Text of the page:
Definition: what is plastic pollution
Plastic pollution is the accumulation of waste composed of plastic and its derivatives throughout the environment.
Light, resistant, affordable, it is estimated that more than 10 tons of plastic are produced every second for massive reuse in all industries around the world, often through single-use products.
However, plastic has a long lifespan and never completely disappears from the environment in which it is thrown. It finds itself abandoned in our cities, in the middle of nature and to the bottom of the oceans where more than two thirds of our waste ends up landing. The equivalent of several million tons per year.
In the form of visible garbage or microparticles as it slowly degrades, plastic pollution poses significant threats to terrestrial and aquatic habitats and the wildlife that have settled there, whether through ingestion, entanglement or exposure to chemicals contained in the material. Products that eventually reach humans, through the food chain.
Easily understand plastic pollution
It is difficult to approach ecology without mentioning plastic and its disastrous consequences on the environment. As warnings become more and more urgent, what place does plastic really occupy on our planet, and what are the threats to all living beings, including humans? And above all, is it still possible to remove the mountains of plastic waste that are piling up in nature?
The current context
The question is important because today, plastic is everywhere. It has made its way into our packaging, our construction methods and even into the smallest everyday objects. In our toothbrushes, our straws, our razors and even our toothpaste, today it is impossible to go a day without encountering one way or another.
And if it has become essential to our daily lives, all the ecosystems of the Earth benefit from it despite themselves, through the toxic discharges linked to its manufacture or our waste, present in colossal quantities in the oceans in particular. In 1997, during one of his expeditions, the American oceanographer Charles Moore discovered what is now called the 7th continent, a gigantic mass of waste floating in the heart of the North Pacific.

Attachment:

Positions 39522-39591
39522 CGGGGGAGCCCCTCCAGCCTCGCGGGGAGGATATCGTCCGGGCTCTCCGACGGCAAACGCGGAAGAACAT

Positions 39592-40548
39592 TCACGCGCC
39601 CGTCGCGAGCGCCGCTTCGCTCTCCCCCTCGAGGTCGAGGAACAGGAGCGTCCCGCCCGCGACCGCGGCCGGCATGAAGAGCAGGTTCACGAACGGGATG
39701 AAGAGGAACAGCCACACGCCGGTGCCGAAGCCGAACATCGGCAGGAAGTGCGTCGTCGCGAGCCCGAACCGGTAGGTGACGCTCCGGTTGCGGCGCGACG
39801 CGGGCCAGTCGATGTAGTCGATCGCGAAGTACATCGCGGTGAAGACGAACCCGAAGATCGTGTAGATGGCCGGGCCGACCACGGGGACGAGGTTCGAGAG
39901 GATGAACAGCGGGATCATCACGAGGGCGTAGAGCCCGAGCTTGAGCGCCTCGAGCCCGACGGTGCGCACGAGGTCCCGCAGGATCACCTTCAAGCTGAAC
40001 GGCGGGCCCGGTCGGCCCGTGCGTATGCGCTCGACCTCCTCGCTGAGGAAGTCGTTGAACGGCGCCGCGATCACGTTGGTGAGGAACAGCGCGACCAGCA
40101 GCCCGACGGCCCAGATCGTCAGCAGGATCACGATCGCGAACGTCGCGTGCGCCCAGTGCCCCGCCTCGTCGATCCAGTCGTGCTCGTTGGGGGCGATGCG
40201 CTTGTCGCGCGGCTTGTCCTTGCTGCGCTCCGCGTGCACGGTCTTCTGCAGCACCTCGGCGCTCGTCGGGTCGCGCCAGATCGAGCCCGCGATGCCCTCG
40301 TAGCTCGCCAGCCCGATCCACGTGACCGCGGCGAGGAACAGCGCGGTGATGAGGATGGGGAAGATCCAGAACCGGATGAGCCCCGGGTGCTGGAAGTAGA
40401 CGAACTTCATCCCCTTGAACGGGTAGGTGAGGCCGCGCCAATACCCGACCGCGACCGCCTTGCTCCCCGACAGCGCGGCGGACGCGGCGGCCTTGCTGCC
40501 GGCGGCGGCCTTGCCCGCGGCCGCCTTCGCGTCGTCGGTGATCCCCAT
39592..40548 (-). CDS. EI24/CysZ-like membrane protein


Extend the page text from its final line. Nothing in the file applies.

Since then, four other areas of massive plastic accumulation have been identified, in all the oceans of the planet. If only this had been recycled instead of ending up in the oceans!
The history of plastic
However, in 1963, the recent invention of polypropylene and polyethylene, two derivatives of plastic, was rewarded with a double Nobel Prize in Chemistry. At the same time, the introduction of the first plastic bag constituted a small revolution in a society gradually won over by mass consumption.
Since Antiquity, civilizations have used the plastic properties of amber, rubber or horn through their everyday objects. However, it was not until the second half of the 19th century that the first semi-synthetic plastics appeared, obtained from natural materials modified by chemicals.
In 1856, goldsmith Alexander Parkes filed the patent for the first artificial plastic intended to replace ivory, which was then massively imported. The discoveries then followed rapidly, from the invention of PVC in 1880 to those of bakelite from which rotary telephones would be made in the following century.
The mass consumption and the diversification that we are witnessing at the end of the Second World War open the way to a new industry in which petrochemicals will occupy a place of choice. New plastics are becoming entirely synthetic and are obtained from oil or natural gas, to meet the growing needs of populations. Plastic offers more comfort and versatility. And a century later, the material has gone from silver bullet to one of our planet’s worst enemies.
Mass production that began in the 1960s gradually accelerated. 448 million tons of plastic were produced worldwide in 2015 alone, and production is expected to double again by 2050. With an almost infinite lifespan, it is therefore all the plastic ever produced that still litters the land and the oceans.
The cost of renting a dumpster in Marietta, GA
The cost of renting a dumpster in Marietta, GA, can vary depending on several factors. Generally, the price is influenced by the size of the dumpster you need, the duration of the rental, the type of waste you’ll be disposing of, and the specific rental company you choose.
For a standard 10-yard dumpster, you might expect to pay anywhere from $250 to $400 for a week-long rental. Larger dumpsters, like 20 or 30 yards, will naturally cost more, ranging from $350 to $600 or more for a week. Keep in mind that some companies might also charge additional fees for exceeding weight limits or extending the rental period.
The type of waste matters too. Household junk or construction debris is usually cheaper to dispose of compared to hazardous or regulated materials, which might incur additional fees due to special handling and disposal requirements.
To get an accurate cost estimate for renting a dumpster in Marietta, it’s best to contact local rental companies directly, like Marietta Dumpster Guys. They can provide quotes tailored to your specific needs and help you navigate any local regulations or permit requirements, ensuring a smooth and cost-effective disposal process for your project.